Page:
“We want to unburden our participants”

Published on: 3 April 2023

She is a dermatologist as well as a pension administrator. Those two roles have a lot in common, says Amber Goedkoop, the new CEO of SPMS, the pension fund for independent medical specialists. “The medical and pension worlds touch each other, which is fascinating to me.”


When Amber Goedkoop gives an interview, it is usually about the dangers of skin cancer, due to too much and too frequent exposure to the sun. In recent years, for example, she has told women’s weekly magazine Margriet and the Jeugdjournaal how best to protect our skin from the sun. (We repeat it here once again: apply, apply and re-apply sunscreen - even to the tip of the nose, ears and lips). “Skin cancer is becoming more and more common and that worries me,” she says from the St. Antonius Hospital in Utrecht, where she is a dermatologist.


Talking about her medical profession is a lot easier for Dr. Goedkoop than talking about her role as the brand-new CEO (as of March 1, 2023) of SPMS, the pension fund for the 18,000 independent medical specialists, she laughs. But she is willing, because the financial health of her fellow professionals - now and in the future - is also close to her heart. “As a young specialist, retirement seemed very far in the distance; it was something I had never dealt with it. Only once I started looking into it did I see its importance: not only for myself and my colleagues, but also in a social sense. Incidentally, I also see a lot of common ground with the healthcare sector.”


What parallels do you experience between your roles as a physician and pension administrator?

“As a doctor, you talk a lot with patients: what is the problem, what treatment can we choose for it, and what are its advantages and disadvantages? You’re always weighing the options, always keeping the patient’s best interests in mind. And as a pension administrator, you’re basically doing the same thing. In that role, you also listen to participants and weigh all the interests against each other, ultimately arriving at financially sound choices in pension policy that you then communicate clearly. So, the medical and pension worlds touch each other, which is fascinating to me.”


SPMS is a mandatory pension fund. As independents, are medical specialists not capable of providing for their own pensions?

“Sure they are, but there are many advantages to mandatory membership in a professional pension fund. First of all, it is more favorable fiscally. Also, as a fund, we can get better investment returns because we have more scale and can invest in different categories than private investors. Plus, the costs and risks of asset management are shared. The majority of our participants see the added value of this; there is a lot of support for mandatory membership. For example, eighty percent of independent medical specialists are members of our professional association, even though only sixty percent is required for a mandatory pension scheme.”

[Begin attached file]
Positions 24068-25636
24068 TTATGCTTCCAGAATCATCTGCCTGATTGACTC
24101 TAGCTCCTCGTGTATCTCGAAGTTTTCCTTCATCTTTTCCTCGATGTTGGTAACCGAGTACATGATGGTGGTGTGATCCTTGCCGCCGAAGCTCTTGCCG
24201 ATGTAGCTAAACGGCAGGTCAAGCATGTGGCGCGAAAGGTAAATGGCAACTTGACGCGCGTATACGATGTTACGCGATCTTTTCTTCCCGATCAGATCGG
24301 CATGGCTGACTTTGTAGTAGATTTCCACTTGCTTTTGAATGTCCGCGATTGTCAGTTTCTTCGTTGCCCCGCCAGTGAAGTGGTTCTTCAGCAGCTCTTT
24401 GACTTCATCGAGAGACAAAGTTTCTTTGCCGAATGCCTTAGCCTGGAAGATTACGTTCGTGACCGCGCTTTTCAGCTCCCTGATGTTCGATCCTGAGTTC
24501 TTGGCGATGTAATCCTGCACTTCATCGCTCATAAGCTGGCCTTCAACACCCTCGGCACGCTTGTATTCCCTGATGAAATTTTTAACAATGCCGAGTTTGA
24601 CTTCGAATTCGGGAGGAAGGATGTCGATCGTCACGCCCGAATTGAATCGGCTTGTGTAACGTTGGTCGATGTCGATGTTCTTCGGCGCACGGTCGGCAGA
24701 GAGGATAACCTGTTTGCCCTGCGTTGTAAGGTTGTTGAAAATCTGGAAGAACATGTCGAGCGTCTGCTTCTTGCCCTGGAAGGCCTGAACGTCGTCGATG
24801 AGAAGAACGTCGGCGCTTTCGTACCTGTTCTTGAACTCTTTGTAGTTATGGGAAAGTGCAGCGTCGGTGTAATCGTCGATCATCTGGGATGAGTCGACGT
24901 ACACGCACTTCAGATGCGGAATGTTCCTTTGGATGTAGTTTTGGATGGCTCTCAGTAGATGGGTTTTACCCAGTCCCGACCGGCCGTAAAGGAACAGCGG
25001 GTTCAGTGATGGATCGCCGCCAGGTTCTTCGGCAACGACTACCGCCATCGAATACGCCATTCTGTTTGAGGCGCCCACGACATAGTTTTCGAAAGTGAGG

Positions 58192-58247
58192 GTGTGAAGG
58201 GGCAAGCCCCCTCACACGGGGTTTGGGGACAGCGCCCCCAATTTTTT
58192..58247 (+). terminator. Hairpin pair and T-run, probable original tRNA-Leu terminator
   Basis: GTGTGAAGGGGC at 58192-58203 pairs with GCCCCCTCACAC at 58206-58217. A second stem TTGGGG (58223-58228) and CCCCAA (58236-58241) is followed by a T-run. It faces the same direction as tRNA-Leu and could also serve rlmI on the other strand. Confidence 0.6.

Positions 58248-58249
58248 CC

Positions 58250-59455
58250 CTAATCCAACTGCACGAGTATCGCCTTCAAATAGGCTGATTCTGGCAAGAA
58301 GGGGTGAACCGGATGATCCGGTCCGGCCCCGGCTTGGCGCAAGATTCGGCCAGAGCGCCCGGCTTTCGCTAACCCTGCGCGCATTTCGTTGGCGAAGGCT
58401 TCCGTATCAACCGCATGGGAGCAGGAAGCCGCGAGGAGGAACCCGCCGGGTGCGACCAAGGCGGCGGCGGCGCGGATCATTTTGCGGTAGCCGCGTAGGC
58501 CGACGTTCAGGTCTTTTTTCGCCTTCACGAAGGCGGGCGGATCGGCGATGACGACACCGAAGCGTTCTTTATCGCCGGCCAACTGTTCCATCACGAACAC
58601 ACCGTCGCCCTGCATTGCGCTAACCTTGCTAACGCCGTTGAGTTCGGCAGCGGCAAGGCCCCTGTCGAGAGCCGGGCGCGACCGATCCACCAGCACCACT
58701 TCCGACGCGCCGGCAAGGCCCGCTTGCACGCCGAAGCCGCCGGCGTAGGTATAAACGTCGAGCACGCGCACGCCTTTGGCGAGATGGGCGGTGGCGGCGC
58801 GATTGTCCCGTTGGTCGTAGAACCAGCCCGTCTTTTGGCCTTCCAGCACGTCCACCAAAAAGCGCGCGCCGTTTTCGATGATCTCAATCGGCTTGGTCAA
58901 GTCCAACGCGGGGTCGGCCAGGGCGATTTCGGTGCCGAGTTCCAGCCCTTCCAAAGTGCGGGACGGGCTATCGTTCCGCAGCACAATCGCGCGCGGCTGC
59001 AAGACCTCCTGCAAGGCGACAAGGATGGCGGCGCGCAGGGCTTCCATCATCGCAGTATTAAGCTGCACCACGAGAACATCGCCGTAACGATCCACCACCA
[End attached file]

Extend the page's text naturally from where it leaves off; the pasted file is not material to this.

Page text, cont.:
Don’t younger specialists prefer to manage their pensions themselves?

“It’s true that they are sometimes more skeptical than older participants about mandatory pension schemes. When you finish your training as a specialist, you’re usually around 35. At that age, a number of life events come together: you start a family, you buy a house near the hospital where you settle, and you buy into a partnership. So, a number of things come together financially as well. If, in addition to your mortgage and all the other expenses, you also have to pay your pension contributions every month, that can be quite challenging. Young specialists also sometimes say: why can’t I just invest for the future myself? We therefore want to enter into more discussions with them in the near future: explain what we have to offer them as a fund and find out what they expect from us. But often the subject of pensions doesn’t appeal to young specialists. However, the returns are greatest if you start building up a pension early and consider in good time whether you need to take additional measures for a healthy financial future.”